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The Myth of the Birth of the Hero, by Otto Rank, [1914], at


The parents of Oedipus, King Laius and his queen, Jocasta, lived for a long time in childless wedlock. Laius, who longs for an heir, asks the Delphic Apollo for advice. The oracle answers that he may have a son if he so desires; but fate has ordained that his own son will kill him. Fearing the fulfillment of the oracle, Laius refrains from conjugal relations, but being intoxicated one day he nevertheless procreates a son, whom he causes to be exposed in the river Cithaeron, barely three days after his birth. In order to be quite sure that the child will perish, Laius orders his ankles to be pierced. According to the account of Sophocles, which is not the oldest, however, the shepherd who has been intrusted with the exposure, surrenders the boy to a shepherd of King Polybus, of Corinth, at whose court he is brought up, according to the universal statement. Others say that the boy was exposed in a box on the sea, and was

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taken from the water by Periböa, the wife of King Polybus, as she was rinsing her clothes by the shore. 1 Polybus brought him up as his own son.

Oedipus, on hearing accidentally that he is a foundling, asks the Delphian oracle about his true parents, but receives only the prophecy that he will kill his father and marry his mother. In the belief that this prophecy refers to his foster parents, he flees from Corinth to Thebes, but on the way unwittingly kills his father Laius. By solving a riddle, he frees the city from the plague of the Sphinx, a man-devouring monster, and in reward is given the hand of Jocasta, his mother, as well as the throne of his father. The revelation of these horrors and the subsequent misfortune of Oedipus were a favorite subject for spectacular display among the Greek tragedians.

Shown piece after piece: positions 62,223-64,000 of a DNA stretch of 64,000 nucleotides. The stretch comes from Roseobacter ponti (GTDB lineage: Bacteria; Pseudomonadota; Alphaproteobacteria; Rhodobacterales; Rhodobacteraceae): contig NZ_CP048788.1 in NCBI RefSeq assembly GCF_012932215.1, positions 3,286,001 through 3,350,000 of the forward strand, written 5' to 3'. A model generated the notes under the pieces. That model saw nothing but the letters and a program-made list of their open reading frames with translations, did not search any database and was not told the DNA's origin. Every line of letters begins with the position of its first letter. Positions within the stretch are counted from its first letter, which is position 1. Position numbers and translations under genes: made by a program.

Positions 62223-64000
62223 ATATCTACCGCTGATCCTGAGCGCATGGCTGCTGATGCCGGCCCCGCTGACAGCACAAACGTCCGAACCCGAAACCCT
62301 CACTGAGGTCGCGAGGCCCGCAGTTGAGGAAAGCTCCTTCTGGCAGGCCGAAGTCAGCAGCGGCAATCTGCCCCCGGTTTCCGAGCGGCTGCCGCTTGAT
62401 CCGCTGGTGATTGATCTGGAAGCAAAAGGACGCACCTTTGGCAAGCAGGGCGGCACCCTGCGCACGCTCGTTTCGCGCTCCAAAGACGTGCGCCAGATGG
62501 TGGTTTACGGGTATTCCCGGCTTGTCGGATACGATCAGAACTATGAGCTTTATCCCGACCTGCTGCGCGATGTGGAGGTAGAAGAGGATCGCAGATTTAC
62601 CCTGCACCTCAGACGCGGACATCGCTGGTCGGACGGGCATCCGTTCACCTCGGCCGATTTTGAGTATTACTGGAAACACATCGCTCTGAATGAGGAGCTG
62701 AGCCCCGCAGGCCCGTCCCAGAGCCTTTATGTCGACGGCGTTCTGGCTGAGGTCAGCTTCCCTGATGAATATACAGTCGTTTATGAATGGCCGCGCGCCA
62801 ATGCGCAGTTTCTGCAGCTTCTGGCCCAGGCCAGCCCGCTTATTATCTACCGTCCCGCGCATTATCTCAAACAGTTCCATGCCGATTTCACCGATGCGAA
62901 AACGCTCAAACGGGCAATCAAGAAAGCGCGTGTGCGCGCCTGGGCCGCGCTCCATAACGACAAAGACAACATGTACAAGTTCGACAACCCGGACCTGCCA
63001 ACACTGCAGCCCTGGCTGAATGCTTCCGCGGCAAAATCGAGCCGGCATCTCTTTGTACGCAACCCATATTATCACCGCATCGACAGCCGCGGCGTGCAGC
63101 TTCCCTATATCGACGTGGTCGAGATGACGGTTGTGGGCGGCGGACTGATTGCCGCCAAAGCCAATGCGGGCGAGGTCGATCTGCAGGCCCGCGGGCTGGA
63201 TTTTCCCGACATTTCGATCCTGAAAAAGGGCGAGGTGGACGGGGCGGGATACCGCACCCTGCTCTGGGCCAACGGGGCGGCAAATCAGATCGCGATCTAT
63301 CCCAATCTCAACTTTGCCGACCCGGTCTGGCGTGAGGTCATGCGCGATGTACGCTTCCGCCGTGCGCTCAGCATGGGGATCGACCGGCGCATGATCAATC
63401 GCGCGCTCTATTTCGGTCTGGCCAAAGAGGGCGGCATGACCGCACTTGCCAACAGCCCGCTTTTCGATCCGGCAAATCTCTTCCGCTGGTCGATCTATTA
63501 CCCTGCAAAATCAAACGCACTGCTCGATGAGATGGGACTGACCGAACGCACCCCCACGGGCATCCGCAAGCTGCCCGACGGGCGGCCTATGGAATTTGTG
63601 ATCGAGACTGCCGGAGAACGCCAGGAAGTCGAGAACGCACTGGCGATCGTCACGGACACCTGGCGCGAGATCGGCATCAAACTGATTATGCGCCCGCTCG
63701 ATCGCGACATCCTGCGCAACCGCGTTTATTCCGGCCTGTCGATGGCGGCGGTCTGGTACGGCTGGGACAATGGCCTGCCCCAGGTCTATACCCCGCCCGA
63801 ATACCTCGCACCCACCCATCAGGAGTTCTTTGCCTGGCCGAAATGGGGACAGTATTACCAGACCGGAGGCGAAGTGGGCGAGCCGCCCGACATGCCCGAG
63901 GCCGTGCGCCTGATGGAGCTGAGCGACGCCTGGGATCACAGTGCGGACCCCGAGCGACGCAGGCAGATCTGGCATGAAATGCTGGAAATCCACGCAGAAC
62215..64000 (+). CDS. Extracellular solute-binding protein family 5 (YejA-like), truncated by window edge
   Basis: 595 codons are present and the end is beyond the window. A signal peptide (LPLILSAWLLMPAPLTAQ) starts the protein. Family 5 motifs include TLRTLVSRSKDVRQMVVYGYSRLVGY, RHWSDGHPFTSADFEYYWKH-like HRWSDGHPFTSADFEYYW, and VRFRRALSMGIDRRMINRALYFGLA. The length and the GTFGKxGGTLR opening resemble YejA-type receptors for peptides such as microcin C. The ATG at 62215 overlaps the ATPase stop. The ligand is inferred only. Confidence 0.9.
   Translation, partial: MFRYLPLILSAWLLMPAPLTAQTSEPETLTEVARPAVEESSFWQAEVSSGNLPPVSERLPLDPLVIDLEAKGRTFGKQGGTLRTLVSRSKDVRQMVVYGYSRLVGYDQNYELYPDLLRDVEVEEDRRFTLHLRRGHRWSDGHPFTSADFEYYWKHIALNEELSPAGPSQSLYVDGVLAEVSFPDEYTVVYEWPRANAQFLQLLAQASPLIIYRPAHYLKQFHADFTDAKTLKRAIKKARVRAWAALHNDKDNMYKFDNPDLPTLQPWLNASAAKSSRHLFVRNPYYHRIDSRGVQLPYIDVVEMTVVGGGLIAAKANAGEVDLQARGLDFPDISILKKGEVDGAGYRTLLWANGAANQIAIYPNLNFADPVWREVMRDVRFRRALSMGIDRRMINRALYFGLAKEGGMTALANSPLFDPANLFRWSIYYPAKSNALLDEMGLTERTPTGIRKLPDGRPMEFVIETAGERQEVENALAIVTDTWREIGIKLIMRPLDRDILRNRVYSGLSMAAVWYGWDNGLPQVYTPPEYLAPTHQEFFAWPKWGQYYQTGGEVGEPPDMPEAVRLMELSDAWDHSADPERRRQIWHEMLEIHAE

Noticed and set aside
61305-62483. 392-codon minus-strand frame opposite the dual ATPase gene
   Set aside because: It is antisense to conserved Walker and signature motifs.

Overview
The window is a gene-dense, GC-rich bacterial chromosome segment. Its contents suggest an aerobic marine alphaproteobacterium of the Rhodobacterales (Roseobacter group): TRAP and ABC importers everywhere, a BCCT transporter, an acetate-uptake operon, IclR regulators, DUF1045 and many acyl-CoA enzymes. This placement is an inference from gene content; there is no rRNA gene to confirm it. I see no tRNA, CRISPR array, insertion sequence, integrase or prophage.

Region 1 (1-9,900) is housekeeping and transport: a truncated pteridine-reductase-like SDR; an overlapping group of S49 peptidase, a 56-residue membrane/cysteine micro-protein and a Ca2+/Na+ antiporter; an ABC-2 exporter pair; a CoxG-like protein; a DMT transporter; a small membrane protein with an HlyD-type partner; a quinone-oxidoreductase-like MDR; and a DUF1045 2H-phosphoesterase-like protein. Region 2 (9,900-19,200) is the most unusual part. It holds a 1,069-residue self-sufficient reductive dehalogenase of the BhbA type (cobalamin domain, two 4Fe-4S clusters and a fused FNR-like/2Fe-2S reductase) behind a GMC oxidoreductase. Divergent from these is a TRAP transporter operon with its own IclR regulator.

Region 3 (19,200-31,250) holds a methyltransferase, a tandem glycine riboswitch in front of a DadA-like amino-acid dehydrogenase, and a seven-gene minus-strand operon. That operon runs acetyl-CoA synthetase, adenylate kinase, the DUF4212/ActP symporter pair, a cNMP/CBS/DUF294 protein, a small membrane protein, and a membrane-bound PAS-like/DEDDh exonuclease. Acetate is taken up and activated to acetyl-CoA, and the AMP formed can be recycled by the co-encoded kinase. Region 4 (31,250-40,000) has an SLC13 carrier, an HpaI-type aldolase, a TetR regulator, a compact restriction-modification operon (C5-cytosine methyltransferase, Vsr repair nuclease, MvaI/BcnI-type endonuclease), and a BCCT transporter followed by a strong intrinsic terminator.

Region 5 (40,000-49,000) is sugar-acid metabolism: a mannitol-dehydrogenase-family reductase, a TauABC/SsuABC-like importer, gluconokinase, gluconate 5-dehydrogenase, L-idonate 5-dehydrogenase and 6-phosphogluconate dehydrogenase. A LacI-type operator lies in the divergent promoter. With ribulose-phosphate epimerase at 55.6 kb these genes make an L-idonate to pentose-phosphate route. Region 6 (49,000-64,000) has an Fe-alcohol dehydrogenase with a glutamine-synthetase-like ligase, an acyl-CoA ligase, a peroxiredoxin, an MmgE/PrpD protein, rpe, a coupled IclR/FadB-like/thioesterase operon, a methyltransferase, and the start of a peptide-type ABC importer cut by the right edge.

An entire series of Christian legends have been elaborated on the pattern of the Oedipus myth, and the summarized contents of the Judas legend may serve as a paradigm of this group. Before his birth, his mother, Cyboread, is warned by a dream that she will bear a wicked son, to the ruin of all his people. The parents expose the boy in a box on the sea. The waves cast the child ashore on the Isle of Scariot, where the childless queen finds him, and brings him up as her son. Later on, the royal couple have a son of their own, and the foundling, who feels himself slighted, kills his foster brother. As a fugitive from the country, he takes service at the court of Pilate, who makes a confidant of him and places him above his entire household. In a fight, Judas kills a neighbor, without knowing that he is his father. The widow of the murdered man--his own mother--then becomes his wife. After the revelation of these horrors, he repents and seeks

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the Saviour, who receives him among his apostles. His betrayal of Jesus is known from the Gospels.

The legend of St. Gregory on the Stone--the subject of the narrative of Hartmann von Aue--represents a more complicated type of this mythological cycle. Gregory, the child of the incestuous union of royal lovers, is exposed by his mother in a box on the sea, saved and raised by fishermen, and is then educated in a convent for the church. But he prefers the life of a knight, is victorious in combats, and in reward is given the hand of the princess, his mother. After the discovery of the incest, Gregory does penance for seventeen years on a rock in the midst of the sea, and he is finally made the Pope, at the command of God. 1

A very similar legend is the Persian epic of King Darab, told by the poet Firdausi. 2 The last Kiranian Behmen nominated as his successor his daughter and simultaneous wife Humâi; his son Sâsân was grieved and withdrew into solitude. A short time after the death of her husband, Humâi gave birth to a son, whom she resolved to expose. He was placed in a box, which was put into the Euphrates and drifted downstream, until it was stopped by a stone that had been placed in the water by a tanner. The box with the child was found by him, and he carried the boy to his wife, who had recently lost her own child. The couple agreed to raise the foundling. As the boy grew up, he soon became so strong that the other children were unable to resist him. He did not care for the work of his foster father, but learned to be a warrior. His foster mother was forced by him to reveal the secret of his origin, and he joined the army that Humâi was then sending out to fight the king of Rim. Her attention being called to him by his bravery, Humâi readily recognized him as her son, and named him her successor.


21:1 According to Bethe (Thebanische Heldenlieder), the exposure on the waters was the original rendering. According to other versions, the boy is found and raised by horseherds; according to a later myth, by a countryman, Melibios.

22:1 Cholevicas: History of German Poetry According to the Antique Elements.

22:2 Firdausi: Shah Namah ("The Book of Kings"), as rendered by F. Spiegel: Eranische Alterumskunde, Vol. II, p. 584.

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